Host National Society presence: Samoa Red Cross Society (SRCS) is one of the core members of the Health Sector and a standing member for Disaster Advisory Committee which holds mandate in any disaster or emergency response within Samoa. SRCS has a long history of its independent role that advocates for the betterment and improvement of lives and well-being of most vulnerable people. SRCS has been involved in various mass emergency operations such as Tropical Cyclone (TC) Heta in 2004, Samoa earthquake and tsunami in 2009, TC Evan in 2012 and TC Gita in 2018.
Although SRCS has experience in fast-onset emergency operations, the current measles outbreak is a slow-onset health emergency which can evolve to become a significant health disaster. SRCS’ mandate still stands as a lead in first aid response and capacity building, and support various sectors, including this response, to the Ministry of Health. SRCS’ role and key responsibility have been recognized by the Samoa Government, communities and partners. SRCS has over 2,000 volunteers at all levels, and in this operation to date, SRCS has 65 volunteers involved in response for first aid, hygiene promotion and medical assistance as well as more than 100 blood donors who are also referred to as SRCS volunteers.
Red Cross Red Crescent Movement partners actively involved in the operation: SRCS is working with International Federation of Red Cross and Red Crescent (IFRC) and New Zealand Red Cross in this operation. Surge support has also been provided by the IFRC Country Cluster Support Team (CCST) Pacific in Suva, Fiji.
Other partner organizations actively involved in the operation: SRCS also works in collaboration with the Ministry of Health (MoH), first response agencies and coordination with National Emergency Operations Centre (NEOC). Other partners involved with SRCS alliance are its international agencies such as UN-Women and UNFPA. As a health emergency, SRCS with IFRC CCST surge support will also coordinate and share information with WHO and UNICEF.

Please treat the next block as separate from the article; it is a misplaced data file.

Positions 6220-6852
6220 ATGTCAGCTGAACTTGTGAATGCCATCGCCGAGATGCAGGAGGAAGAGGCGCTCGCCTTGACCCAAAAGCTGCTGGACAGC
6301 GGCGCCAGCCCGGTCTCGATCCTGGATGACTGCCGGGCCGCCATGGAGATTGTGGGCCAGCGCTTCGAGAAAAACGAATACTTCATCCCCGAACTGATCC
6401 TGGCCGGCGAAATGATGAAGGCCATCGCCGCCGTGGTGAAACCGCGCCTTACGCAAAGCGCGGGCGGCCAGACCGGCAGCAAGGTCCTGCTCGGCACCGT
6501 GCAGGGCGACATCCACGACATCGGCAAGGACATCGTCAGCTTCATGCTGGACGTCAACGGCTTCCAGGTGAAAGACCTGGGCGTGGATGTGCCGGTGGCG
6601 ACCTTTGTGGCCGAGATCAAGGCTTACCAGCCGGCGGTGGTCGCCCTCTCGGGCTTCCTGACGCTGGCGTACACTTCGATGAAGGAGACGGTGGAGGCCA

A. Situation analysis
Description of the disaster
The Ministry of Health held a news conference in Apia on 9 October 2019 to announce a suspected measles case that may be transmitted from the Auckland outbreak. The MoH further reported that if laboratory results sent to Australia were positive, an outbreak would be declared. The Government of Samoa planned to set up isolation facilities for patients with measles, creating space in Apia for a children's pop-up vaccination clinic to increase immunization levels amongst key age groups from six months to 19 years. WHO warns against unnecessary air travel to Samoa and additional passenger surveillance had been implemented at the main international airport.
Based on the data from National Emergency Operation Centre (NEOC), on 15 November, Government of Samoa declared a state of emergency for the measles outbreak for 30 days, and in response to the declaration is the activation of the NEOC as per the National Disaster Management Plan (NDMP) under the National Disaster and Emergency Act 2007. According to NEOC, following the declaration of the state of emergency, the MoH confirmed a total of 2,936 measles cases have been reported to the disease surveillance team, since the outbreak was notified on 19 October 2019. Click here for map.
On 19 November, a Health Sector meeting was called and coordinated by MoH for its sector partners and stakeholders in preparations for measles vaccination undertakings. There was a teleconference to further update IFRC CCST Health and DM team members about the current situation of the measles outbreak in Samoa.
As of 28 November, there were 250 cases recorded in the last 24 hours and 39 measles related deaths have been recorded. Approximately 98 per cent of the measles cases are from Upolu and notably concentrated in the Vaimauga West and Faleata West districts with about 92 per cent admission rates, of which highest are among children below the age of 5 years. The scope is described as a huge response towards the reach, and the coverage had also indicated that more work remains to be done.